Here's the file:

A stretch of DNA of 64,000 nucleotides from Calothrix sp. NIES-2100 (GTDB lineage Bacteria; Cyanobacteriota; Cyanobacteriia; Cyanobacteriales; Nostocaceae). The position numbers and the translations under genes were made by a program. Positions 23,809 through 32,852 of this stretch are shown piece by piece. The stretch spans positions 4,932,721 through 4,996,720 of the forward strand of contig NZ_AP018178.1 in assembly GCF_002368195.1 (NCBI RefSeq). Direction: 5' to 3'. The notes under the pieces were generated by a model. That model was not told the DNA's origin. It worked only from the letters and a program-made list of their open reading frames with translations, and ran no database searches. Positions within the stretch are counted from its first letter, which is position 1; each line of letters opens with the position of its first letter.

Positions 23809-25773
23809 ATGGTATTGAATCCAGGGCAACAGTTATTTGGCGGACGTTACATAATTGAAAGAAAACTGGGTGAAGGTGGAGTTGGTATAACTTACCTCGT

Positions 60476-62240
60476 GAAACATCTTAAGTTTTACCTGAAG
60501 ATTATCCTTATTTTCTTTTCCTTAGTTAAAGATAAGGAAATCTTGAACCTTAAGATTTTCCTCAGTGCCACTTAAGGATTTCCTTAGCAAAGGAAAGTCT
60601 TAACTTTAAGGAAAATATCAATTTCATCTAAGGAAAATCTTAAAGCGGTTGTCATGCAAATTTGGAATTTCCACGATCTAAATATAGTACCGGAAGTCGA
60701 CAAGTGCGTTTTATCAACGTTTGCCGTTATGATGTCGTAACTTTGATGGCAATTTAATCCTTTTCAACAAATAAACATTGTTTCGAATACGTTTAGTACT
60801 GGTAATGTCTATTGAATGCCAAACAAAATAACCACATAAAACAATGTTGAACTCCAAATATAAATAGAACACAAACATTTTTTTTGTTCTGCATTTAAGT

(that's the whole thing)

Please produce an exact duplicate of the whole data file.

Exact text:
A stretch of DNA of 64,000 nucleotides from Calothrix sp. NIES-2100 (GTDB lineage Bacteria; Cyanobacteriota; Cyanobacteriia; Cyanobacteriales; Nostocaceae). The position numbers and the translations under genes were made by a program. Positions 23,809 through 32,852 of this stretch are shown piece by piece. The stretch spans positions 4,932,721 through 4,996,720 of the forward strand of contig NZ_AP018178.1 in assembly GCF_002368195.1 (NCBI RefSeq). Direction: 5' to 3'. The notes under the pieces were generated by a model. That model was not told the DNA's origin. It worked only from the letters and a program-made list of their open reading frames with translations, and ran no database searches. Positions within the stretch are counted from its first letter, which is position 1; each line of letters opens with the position of its first letter.

Positions 23809-25773
23809 ATGGTATTGAATCCAGGGCAACAGTTATTTGGCGGACGTTACATAATTGAAAGAAAACTGGGTGAAGGTGGAGTTGGTATAACTTACCTCGT

Positions 60476-62240
60476 GAAACATCTTAAGTTTTACCTGAAG
60501 ATTATCCTTATTTTCTTTTCCTTAGTTAAAGATAAGGAAATCTTGAACCTTAAGATTTTCCTCAGTGCCACTTAAGGATTTCCTTAGCAAAGGAAAGTCT
60601 TAACTTTAAGGAAAATATCAATTTCATCTAAGGAAAATCTTAAAGCGGTTGTCATGCAAATTTGGAATTTCCACGATCTAAATATAGTACCGGAAGTCGA
60701 CAAGTGCGTTTTATCAACGTTTGCCGTTATGATGTCGTAACTTTGATGGCAATTTAATCCTTTTCAACAAATAAACATTGTTTCGAATACGTTTAGTACT
60801 GGTAATGTCTATTGAATGCCAAACAAAATAACCACATAAAACAATGTTGAACTCCAAATATAAATAGAACACAAACATTTTTTTTGTTCTGCATTTAAGT